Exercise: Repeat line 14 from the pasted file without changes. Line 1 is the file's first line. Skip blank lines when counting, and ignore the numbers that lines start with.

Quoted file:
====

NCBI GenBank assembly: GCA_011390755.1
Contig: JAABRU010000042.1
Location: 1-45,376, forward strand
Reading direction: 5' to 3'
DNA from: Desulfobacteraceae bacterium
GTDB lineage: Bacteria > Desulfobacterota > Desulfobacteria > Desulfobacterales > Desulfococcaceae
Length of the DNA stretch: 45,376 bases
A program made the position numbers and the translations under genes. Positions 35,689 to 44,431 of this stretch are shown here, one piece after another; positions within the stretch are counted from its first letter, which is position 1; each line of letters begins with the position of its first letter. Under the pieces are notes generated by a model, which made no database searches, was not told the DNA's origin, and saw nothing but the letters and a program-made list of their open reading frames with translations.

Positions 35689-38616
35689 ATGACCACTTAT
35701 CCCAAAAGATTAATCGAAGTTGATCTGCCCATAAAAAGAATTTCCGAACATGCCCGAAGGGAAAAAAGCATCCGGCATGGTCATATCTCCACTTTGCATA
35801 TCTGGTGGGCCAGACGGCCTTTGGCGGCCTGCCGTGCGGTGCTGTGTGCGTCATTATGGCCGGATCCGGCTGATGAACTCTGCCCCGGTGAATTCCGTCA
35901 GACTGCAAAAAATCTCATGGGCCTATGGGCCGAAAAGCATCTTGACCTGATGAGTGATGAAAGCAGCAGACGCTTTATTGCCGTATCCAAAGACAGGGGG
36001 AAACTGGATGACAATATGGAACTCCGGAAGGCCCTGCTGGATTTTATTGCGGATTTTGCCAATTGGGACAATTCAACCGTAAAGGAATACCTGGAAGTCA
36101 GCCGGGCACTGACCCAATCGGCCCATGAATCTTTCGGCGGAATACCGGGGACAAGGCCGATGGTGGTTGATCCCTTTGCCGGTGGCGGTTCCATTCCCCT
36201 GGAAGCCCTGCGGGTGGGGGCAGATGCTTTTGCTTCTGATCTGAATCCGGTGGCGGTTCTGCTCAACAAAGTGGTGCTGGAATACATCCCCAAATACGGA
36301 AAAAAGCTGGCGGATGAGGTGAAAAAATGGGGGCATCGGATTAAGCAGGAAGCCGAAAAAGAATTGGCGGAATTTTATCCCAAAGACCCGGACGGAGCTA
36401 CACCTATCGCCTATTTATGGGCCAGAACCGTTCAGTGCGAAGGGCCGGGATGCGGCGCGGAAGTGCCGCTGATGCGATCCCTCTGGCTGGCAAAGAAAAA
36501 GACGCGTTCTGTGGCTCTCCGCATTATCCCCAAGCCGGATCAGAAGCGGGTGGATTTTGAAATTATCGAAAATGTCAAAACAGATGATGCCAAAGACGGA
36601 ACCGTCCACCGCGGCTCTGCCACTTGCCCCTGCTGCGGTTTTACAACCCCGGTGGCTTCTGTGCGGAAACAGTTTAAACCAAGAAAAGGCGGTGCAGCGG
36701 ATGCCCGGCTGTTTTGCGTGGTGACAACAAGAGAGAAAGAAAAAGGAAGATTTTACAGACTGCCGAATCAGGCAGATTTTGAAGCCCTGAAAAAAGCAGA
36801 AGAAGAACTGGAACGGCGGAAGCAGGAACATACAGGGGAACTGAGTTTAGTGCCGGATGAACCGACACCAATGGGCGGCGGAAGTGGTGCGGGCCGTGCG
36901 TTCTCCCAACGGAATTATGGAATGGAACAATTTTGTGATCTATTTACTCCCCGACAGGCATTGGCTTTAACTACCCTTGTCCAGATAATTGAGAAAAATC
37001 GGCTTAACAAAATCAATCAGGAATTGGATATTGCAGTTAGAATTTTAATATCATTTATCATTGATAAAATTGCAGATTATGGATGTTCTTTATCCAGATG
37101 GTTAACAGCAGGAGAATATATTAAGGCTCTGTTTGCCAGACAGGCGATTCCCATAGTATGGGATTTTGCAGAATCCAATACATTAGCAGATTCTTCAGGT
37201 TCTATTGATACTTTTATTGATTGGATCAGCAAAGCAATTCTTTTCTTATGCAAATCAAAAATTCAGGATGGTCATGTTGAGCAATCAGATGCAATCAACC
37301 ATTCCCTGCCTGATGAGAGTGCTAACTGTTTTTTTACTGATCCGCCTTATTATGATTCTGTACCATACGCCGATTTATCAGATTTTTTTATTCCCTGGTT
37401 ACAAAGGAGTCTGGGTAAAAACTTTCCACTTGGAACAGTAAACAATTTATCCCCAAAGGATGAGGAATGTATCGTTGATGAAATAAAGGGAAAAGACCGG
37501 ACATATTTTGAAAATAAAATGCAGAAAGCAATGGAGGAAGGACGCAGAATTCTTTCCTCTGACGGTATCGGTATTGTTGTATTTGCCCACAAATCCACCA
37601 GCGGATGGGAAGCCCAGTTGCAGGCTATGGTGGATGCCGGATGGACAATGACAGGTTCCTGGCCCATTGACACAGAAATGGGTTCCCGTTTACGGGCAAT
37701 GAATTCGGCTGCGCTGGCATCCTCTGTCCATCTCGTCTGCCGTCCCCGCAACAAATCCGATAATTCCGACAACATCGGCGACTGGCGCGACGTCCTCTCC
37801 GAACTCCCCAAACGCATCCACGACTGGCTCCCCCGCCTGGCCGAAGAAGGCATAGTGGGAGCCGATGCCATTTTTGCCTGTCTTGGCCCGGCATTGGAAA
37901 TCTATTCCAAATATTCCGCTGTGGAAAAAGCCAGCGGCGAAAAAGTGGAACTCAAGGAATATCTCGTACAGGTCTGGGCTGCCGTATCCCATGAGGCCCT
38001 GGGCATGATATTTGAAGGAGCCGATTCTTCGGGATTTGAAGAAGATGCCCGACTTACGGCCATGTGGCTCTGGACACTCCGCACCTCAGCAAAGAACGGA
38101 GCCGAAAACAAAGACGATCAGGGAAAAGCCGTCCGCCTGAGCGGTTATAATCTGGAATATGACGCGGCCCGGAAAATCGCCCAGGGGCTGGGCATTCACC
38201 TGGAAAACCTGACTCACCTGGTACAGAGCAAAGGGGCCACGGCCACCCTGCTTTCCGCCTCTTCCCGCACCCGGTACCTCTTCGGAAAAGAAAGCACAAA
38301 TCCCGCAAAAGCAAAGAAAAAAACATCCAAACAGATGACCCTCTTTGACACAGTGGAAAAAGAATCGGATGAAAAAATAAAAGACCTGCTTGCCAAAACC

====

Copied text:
36001 AAACTGGATGACAATATGGAACTCCGGAAGGCCCTGCTGGATTTTATTGCGGATTTTGCCAATTGGGACAATTCAACCGTAAAGGAATACCTGGAAGTCA